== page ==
[Python-bugs-list] float("1.0e-309") inconsistency on win32 (PR#245)
Fri, 24 Mar 2000 23:51:03 -0500 (EST)
"In the face of ambiguity, refuse the temptation to guess".
That's one of the Pythonic Theses you're tempted to ignore too often <wink>.
Part of taking 754 seriously is that 754 gives the user complete control
over what happens in case of exceptions (including underflow): ignore them,
raise a fatal error, or simply set a flag saying it occurred.
Unfortunately, we have to wait for C9x until there's a portable way to get
at that stuff. Before then, it requires wildly varying platform-specific
> Hm, I'm not so sure. Suppose I'm writing a program that reads a data
> files generated by some Fortran program. The Fortran program is
> giving me points to plot for example. If Fortran manages to output
> 1e-500, wouldn't it make more sense if I rounded that to zero instead
> of rejecting it?
This *may* make good sense if Python had certain knowledge that the program
is merely going to plot the points, but probably not even then. That is,
"insignificantly small" is relative to the application, and e.g. for all we
know the Fortran program generated a million doubles *all* in the range
[1e-500, 10e-500]: the intended plot of the data could very well be a
pointillistic version of the Mona Lisa rather than a straight line.
> After all, after converting to plot precision it's
> going to be zero anyway.
As above, this conclusion relies on the dubious assumption that 1e-500 is
very much smaller than the other values.
> This way I could almost defend using strtod() for literals in
> Python source code (where it makes more sense to warn about underflow)
> but atof() for input. Except that of course input could conceivably
> be using eval()...
> Another argument for turning underflow into zero is that that also
> happens in regular arithmetic:
> >>> 0.1**2**8
> >>> 0.1**2**9
Which is often desired but sometimes a disaster -- the language simply can't
guess. On whatever machine you ran this on, it almost certainly set the
"underflow happened" flag but continued on because the underflow exception
was masked out by default.
> I like this uniform behavior: overflow -> exception, underflow ->
> zero. My calculator does this too.
Not mine <wink>. Really, whether underflow gripes is controlled by a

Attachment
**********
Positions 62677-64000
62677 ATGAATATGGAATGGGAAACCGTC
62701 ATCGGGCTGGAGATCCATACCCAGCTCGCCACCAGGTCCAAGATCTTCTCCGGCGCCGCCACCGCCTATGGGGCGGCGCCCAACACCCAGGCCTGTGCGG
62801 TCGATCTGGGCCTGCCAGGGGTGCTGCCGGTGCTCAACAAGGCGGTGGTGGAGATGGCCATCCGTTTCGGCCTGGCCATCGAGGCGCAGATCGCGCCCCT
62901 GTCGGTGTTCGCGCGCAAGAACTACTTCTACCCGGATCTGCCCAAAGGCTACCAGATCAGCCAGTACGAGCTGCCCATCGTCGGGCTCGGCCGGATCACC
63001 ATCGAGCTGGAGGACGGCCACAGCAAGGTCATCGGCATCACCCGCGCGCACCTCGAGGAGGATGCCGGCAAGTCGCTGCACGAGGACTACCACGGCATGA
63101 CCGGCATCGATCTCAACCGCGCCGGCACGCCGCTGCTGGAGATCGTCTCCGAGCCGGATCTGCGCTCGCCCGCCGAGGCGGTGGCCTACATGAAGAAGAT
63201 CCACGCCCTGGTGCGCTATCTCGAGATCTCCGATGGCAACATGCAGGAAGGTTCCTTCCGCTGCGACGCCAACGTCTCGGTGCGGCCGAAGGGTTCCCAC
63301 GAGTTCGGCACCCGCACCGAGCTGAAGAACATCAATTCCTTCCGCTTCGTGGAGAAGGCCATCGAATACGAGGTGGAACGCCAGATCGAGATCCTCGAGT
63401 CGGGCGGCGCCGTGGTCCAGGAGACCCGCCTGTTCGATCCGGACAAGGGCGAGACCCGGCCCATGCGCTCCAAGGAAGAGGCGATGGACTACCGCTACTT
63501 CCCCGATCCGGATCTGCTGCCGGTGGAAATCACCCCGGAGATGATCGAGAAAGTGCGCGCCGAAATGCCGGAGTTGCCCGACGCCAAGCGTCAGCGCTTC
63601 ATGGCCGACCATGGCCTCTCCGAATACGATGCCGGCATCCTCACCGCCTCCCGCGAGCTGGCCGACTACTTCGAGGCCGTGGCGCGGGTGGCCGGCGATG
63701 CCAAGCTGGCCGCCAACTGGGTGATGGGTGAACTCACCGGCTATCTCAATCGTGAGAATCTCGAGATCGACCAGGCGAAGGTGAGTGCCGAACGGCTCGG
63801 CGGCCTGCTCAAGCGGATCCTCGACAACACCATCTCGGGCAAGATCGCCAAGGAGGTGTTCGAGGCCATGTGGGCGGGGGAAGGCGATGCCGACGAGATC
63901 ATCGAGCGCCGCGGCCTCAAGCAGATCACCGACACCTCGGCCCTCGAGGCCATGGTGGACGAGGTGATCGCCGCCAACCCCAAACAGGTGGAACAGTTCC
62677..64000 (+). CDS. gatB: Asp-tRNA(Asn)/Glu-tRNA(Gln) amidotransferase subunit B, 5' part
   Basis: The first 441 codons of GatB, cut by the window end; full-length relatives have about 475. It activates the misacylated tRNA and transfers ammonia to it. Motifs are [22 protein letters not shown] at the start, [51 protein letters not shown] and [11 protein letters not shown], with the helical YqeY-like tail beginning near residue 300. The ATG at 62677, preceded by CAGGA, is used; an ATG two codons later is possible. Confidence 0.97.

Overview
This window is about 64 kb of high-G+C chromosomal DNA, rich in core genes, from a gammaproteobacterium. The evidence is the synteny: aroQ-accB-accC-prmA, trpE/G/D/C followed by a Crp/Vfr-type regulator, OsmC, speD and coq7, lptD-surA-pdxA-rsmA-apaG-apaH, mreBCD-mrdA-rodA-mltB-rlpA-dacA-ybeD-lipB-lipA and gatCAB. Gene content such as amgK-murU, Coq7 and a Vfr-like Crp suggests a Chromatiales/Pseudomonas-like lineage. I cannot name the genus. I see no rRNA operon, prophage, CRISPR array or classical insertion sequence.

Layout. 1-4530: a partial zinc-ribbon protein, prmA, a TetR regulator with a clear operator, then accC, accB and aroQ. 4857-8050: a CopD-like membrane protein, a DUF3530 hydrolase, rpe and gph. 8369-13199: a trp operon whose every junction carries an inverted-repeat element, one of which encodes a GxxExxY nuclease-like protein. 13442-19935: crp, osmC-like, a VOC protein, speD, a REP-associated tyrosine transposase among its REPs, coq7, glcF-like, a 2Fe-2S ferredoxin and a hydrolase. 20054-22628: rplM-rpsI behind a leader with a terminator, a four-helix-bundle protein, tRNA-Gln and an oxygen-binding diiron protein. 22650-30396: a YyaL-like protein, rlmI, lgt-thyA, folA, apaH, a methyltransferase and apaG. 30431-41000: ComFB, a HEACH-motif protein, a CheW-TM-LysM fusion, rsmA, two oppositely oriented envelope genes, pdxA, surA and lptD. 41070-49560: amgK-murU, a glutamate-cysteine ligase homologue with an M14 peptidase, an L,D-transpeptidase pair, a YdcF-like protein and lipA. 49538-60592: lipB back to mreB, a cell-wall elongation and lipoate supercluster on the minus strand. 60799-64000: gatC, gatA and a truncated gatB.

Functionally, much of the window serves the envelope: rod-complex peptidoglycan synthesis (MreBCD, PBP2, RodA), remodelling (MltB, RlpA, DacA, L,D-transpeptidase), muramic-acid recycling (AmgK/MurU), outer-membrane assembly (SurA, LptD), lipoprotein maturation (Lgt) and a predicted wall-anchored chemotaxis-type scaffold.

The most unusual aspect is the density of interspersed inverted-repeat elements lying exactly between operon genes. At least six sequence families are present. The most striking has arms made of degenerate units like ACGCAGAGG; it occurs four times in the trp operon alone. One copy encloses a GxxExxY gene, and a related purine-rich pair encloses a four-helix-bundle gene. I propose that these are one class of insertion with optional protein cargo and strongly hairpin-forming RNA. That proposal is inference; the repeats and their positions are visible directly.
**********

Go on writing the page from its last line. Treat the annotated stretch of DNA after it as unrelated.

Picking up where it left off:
user-settable flag on high end HP calculators. Note too that neither does
float *overflow* raise an exception under most Pythons today:
Python 1.5.42 (#0, Jan 31 2000, 14:05:14) [MSC 32 bit (Intel)] on win32
Copyright 1991-1995 Stichting Mathematisch Centrum, Amsterdam
I personally favor raising exceptions (by default) on 754's overflow, divide
by 0, and invalid operation conditions, while (again by default) letting
underflow and inexact pass without comment. But it again requires fiddling
the HW's 754 control registers to make that happen. P3K, not now.
> Am I hopelessly naive about this?
Not *entirely* hopeless, but close <wink>. If we ever talk about it for an
hour, I'll convince you of the futility of fighting 754. They beat all
resistance out of me in a mere decade <0.5 wink>.
> What else can we do?
Not much! Switching uniformly to either atof() or strtod() would be OK by
me for now, although I don't think patching over the current inconsistency
buys enough bang for the buck to be worth the effort.
> What control does C give?
None, until C9X.
> What does sscanf() do?
I don't care -- ANSI C predated 754's absolute universal triumph, and ANSI
C's numerics fight the *right* thing to do now just about every step of the
way. C9x is supposed to fix all that.
In the meantime, I think what JPython does is much more interesting (but
don't know what that is): whatever we do here should be consistent with The
Other Python too, and Java has a much better 754 story than ANSI C. 754 is
here to stay, but the last iteration of ANSI C isn't. Best guess is that
Java acts more like atof than strtod in this case.